[Buddha-l] Tozan's blue mountain and white cloud

Piya Tan dharmafarer at gmail.com
Thu Apr 17 20:23:50 MDT 2008

Thanks, Dan,

for a list of great readings on Zen.

Also thanks Franz for your helpful remarks. And yes I do occasionally check out
the Zensite.

And, I do have an old copy of Miura & Sasaki "The Zen Koan," and the
new reprint with its glossy cover has an enticing way of deluding me
into thinking it is a new venture. How often I've ordered retitled
books from India thinking they are new works! Ah, old wine in new
bottles; the problem is that I don't drink.

Anyway, time for me to step out of the early Buddhist time warp for a
moment and re-read "The Zen Koan." And also Faure's "Chan Insights and

I do enjoy a diverse read occasionally, too. In fact, I had just
finished reading David N Hempton's delightful "Enchantment and
Disenchantment in the Evangelical tradition" (Harvard Divinity
Bulletin, 36,1 WInter 2008) on George Eliot and the English Methodists
et al. I'm trying to understand more of the evangelical psyche, as
they are still very powerful and intolerant in affluent Singapore.

Anyway, I have digressed. More on Chan. How right would I be in saying that the
koan specifically, and Chan in general, work best in a Sinic ambience:
Chan is best
taken Chinese (or East Asian). The main reason is that the Chinese
language, being pictorial or iconic, tend to reify abstract concepts,
or conversely, it is difficult to think abstractly in Chinese (as say
one of the ancient Indian languages, such as Sanskrit or a Prakrit).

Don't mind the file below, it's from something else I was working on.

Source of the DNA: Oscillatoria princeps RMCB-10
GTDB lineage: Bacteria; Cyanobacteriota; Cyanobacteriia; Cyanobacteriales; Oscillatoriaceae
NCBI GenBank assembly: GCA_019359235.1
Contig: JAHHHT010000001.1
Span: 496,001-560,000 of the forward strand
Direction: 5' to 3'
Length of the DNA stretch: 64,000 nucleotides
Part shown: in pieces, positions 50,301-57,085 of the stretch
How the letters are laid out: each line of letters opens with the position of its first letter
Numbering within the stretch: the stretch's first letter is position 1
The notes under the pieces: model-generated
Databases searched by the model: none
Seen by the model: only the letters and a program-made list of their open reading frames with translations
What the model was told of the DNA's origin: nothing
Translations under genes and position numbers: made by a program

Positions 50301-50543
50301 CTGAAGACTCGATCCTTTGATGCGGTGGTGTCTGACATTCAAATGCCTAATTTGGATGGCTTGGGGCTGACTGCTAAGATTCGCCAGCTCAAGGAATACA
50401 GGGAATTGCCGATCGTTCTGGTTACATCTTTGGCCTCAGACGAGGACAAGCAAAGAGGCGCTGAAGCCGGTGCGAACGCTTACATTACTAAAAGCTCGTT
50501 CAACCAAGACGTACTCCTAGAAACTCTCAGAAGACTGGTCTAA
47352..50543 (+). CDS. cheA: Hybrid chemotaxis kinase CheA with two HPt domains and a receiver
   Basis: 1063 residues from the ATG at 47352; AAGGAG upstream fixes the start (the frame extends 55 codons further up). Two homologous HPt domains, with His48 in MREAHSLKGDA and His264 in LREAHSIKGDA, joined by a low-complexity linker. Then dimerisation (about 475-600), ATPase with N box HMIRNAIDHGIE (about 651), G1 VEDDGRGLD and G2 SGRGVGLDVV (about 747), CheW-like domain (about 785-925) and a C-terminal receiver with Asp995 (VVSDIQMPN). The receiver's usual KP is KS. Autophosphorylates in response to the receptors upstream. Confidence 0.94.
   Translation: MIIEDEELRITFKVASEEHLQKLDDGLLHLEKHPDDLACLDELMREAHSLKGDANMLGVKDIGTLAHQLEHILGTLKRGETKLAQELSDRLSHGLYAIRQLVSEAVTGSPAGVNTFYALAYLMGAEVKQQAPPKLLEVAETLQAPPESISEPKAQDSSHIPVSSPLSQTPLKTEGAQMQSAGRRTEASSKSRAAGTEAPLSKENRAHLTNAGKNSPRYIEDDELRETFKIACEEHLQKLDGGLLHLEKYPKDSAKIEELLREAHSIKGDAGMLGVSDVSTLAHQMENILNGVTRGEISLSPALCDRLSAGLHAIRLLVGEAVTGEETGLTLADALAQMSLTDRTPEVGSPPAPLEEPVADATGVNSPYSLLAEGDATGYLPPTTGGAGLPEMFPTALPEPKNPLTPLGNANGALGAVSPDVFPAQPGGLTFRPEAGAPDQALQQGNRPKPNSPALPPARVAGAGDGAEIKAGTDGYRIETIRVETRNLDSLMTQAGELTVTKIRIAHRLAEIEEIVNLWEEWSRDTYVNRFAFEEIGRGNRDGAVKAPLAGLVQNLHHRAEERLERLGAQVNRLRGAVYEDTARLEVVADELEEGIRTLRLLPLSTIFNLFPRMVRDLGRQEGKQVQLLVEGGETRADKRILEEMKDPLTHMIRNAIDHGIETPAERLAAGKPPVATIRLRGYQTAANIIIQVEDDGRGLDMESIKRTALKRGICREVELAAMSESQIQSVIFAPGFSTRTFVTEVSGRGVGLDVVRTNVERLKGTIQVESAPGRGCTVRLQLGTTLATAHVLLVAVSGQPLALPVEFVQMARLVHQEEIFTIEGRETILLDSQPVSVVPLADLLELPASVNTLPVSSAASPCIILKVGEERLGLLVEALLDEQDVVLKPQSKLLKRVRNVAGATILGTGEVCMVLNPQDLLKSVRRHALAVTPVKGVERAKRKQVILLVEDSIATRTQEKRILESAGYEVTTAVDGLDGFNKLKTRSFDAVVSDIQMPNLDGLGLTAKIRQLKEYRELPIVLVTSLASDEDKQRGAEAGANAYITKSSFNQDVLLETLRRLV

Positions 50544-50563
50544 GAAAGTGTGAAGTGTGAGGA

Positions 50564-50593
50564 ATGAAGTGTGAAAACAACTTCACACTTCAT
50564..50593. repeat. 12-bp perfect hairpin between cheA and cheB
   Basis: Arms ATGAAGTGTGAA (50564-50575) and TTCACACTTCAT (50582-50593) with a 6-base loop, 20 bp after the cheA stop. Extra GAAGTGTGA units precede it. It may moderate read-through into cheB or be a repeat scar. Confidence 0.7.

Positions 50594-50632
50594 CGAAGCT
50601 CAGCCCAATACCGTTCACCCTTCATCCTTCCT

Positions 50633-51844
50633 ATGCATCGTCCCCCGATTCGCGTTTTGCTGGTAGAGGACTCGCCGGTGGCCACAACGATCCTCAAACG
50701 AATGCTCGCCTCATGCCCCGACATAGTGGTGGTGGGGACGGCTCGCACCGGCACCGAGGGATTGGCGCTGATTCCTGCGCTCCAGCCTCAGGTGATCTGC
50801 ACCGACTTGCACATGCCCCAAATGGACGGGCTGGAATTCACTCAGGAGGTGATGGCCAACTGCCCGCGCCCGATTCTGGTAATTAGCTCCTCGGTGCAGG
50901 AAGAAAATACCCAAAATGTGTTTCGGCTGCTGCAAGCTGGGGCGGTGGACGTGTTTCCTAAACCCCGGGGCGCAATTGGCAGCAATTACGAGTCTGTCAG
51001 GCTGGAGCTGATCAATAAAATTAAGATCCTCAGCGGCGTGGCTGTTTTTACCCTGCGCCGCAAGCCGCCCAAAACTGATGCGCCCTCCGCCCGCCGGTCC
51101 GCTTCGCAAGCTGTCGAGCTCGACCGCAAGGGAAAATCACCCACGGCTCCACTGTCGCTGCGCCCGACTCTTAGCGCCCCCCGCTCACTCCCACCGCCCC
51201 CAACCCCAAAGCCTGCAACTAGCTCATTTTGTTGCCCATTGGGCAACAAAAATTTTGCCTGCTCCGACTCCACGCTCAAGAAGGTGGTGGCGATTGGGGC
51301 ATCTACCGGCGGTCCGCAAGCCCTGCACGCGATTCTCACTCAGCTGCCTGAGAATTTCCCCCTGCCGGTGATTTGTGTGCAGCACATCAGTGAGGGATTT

Are there any articles, monographs or books specifically addressing this issue?
Sort of a psychodynamics of Chinese language and its expression of Buddhism.
Perhaps I need to browse and explore through those titles you, Dan and
Franz, have listed.

Gassho (the silence of two palms).

Piya Tan

On Fri, Apr 18, 2008 at 3:58 AM, Dan Lusthaus <vasubandhu at earthlink.net> wrote:
> Franz et al.,
>  > Dan, is it really true the Chan/Zen has outstripped Huayan in sheer
>  > quantity of letters?
>  Certainly in English (you don't need all your fingers to count the books on
>  Huayan available). Keep in mind that the Huayan Sutra was itself embraced as
>  a Zen text.
>  > I would make a distinction between the sort of
>  > koan-as-transcending-language thinking of the 20th century (from D.T.
>  > Suzuki and the Kyoto School) and the koan-as-transcendent-literature
>  > thinking of the Song.
>  Koan as literary diversion and occasion for displaying one's literary
>  cleverness was indeed one its important historical phases, at its apex
>  during the Song dynasty (Dahui [Ta-hui], et al., being the best studied
>  practitioners). This trend, a game among the literati, many not even
>  Buddhist, was severely criticized by some Buddhist contemporaries (including
>  Dogen) as idle play. The Heine/Wright book has material on this (plus
>  bibliography). There is some good literature on it (by Buswell and others).
>  There is a much vaster literature on Chan/Zen literature that one could
>  ite  -- translations of Wumenguan (Jp: Mumonkan; Gateless Gate) and the Blue
>  Cliff Record (and comparable material); the enjoyable and informative works
>  of Lu Kuan-yu (a.k.a. Charles Luk) such as his Chan/Zen series and Practical
>  Buddhism; discussions of houtou (related to Gong'an/Koan), etc. -- but
>  unless others have their favorites that they want to share, I imagine the
>  list I gave, and Franz's supplements, are a good starting place.
>  Dan
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